8. Data Subject Rights

The data subject is guaranteed the right to privacy under the Constitution. The Data Protection Act covers this privacy right of the individual insofar as it relates to the processing of data subjects' material. An obligation is imposed on anyone who processes data subject information to ensure respect for such privacy rights.

Right to require privacy balance

The Data Protection Act concerns data subject rights to information and to control over how their data is being processed. The commercial interests of data controllers are also taken into account by requiring that costs associated with providing that information to data subjects be borne by the latter. This also ensures that the administrative cost to data processors to respond to such requests does not adversely and disproportionately impact on their balance sheet/operational costs/business.

The legislation requires proof of identity by such requesting data subjects in order to eliminate erroneous claims which waste the data controller's time and resources. The scope of such requests may cover whether the data controller holds personal data about that data subject, a description of the personal data held by the party, including data about the identity of a third party or a category of a third party who has or has had access to the information, and the right to correct data held on the data subject by the data controller. The request must be made within a reasonable time, after the payment of the prescribed fee, if any, in a reasonable manner and format, and in a form that is generally understandable.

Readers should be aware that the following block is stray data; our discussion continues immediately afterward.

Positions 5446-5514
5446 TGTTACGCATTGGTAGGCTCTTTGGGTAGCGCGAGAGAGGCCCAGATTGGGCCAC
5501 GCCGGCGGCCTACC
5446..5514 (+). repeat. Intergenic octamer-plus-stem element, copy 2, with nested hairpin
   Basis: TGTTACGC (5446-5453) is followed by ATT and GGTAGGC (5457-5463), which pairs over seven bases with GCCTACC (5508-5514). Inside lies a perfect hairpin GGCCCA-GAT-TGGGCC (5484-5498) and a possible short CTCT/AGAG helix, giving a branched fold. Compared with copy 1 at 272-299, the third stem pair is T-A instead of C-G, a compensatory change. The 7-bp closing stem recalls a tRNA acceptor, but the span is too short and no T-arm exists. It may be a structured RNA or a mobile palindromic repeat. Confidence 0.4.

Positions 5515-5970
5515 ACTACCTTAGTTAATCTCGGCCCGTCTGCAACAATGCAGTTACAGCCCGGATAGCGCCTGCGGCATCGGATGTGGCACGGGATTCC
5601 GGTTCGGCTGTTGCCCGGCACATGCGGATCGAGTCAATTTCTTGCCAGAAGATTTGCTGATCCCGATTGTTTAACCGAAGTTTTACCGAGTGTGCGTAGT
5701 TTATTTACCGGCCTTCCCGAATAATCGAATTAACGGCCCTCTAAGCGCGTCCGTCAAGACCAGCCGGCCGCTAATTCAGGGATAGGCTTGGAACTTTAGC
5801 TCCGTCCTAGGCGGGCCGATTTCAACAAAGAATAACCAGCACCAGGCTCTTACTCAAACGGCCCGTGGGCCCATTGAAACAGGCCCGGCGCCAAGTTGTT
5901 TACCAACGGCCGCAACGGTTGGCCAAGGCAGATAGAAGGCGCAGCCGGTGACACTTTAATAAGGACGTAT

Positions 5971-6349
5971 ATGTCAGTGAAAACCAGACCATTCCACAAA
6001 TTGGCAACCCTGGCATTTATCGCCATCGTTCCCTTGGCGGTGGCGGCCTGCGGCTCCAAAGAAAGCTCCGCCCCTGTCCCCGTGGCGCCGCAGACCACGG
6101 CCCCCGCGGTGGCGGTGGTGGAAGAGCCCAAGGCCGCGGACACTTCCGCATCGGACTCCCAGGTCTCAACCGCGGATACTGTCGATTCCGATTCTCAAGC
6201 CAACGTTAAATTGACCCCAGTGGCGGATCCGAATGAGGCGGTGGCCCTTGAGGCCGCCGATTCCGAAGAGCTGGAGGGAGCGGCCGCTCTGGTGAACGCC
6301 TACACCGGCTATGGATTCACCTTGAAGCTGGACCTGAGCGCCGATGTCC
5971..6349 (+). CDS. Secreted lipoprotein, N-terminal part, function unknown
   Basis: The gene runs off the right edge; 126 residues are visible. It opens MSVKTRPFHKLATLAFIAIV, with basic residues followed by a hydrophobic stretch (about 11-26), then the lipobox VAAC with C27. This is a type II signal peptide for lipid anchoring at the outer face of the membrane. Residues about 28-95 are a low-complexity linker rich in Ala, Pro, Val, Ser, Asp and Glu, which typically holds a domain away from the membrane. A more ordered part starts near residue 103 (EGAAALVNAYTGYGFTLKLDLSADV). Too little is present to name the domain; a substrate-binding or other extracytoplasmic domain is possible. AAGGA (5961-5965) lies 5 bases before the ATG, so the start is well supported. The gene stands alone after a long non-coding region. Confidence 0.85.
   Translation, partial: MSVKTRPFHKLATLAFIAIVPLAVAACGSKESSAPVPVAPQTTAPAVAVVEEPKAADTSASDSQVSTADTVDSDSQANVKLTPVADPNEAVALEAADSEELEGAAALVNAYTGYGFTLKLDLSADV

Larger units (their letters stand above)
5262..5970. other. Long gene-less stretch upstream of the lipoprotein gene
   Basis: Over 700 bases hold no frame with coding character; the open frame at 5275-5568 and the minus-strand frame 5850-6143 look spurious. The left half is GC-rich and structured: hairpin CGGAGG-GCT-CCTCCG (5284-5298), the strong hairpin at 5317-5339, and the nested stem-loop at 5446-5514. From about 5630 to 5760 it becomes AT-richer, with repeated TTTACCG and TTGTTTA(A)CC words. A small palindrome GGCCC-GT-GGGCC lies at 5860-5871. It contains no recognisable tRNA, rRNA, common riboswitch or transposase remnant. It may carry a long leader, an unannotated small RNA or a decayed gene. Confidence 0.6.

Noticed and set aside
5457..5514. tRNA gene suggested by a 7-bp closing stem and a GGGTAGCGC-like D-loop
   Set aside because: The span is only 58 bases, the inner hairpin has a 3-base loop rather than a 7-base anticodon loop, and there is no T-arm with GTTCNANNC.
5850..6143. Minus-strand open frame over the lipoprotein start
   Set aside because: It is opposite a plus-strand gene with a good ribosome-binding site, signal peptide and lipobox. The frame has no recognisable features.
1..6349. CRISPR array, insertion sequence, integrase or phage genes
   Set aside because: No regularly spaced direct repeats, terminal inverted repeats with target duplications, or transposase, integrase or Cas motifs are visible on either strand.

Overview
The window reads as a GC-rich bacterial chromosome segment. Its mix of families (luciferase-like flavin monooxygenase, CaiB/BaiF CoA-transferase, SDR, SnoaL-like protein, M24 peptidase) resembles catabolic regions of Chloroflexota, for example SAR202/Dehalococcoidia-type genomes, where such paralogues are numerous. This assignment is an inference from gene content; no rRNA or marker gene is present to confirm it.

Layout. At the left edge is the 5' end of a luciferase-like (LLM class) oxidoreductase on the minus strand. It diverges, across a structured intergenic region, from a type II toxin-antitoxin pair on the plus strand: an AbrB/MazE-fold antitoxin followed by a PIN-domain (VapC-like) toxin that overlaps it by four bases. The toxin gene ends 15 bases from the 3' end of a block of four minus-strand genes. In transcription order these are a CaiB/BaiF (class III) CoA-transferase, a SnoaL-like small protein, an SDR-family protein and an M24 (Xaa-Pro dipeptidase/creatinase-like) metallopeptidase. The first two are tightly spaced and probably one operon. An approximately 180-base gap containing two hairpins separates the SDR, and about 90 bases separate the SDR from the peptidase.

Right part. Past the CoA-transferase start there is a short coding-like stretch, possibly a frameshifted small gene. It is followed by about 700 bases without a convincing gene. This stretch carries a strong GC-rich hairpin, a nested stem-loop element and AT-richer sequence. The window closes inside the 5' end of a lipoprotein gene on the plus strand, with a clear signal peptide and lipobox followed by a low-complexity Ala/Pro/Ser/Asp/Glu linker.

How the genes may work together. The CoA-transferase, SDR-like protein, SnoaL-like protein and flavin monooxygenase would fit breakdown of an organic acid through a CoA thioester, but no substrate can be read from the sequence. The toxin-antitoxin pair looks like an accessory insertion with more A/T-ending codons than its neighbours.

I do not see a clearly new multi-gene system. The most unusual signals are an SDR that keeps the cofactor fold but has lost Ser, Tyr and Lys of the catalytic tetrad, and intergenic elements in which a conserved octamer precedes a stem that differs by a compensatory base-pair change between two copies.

8.1. Right to be informed

Decisions made solely by automated processing require the data controller to notify the data subject. The data subject must be notified as soon as reasonably practical and entitled to require the data controller to reconsider the decision within 21 days after receipt of the notification from the data controller.

The data controller is given 21 days after receipt of the notice to inform the individual in writing of the steps that the data controller intends to take to comply with the notice.

8.2. Right to access

Underlining the privacy rights on which the Data Protection Principles are founded is the right of access of the data subject. The principles on which data subject privacy rights rest all acknowledge the right of the data subject to access to ensure that all these principles, as listed above, are adhered to in all data subject matter processing.

The right to make inquiries and to demand disclosures and to make complaint to the DPC in respect of violations and right to know the content of data held by data controllers are all features consistent with the right of access of data subjects.

The Data Protection Act balances this right with the need for data controller business not to be crippled by demands for access to information and the rate at which such demands would constitute reasonable request or business disruption.

8.3. Right to rectification

Right of correction or deletion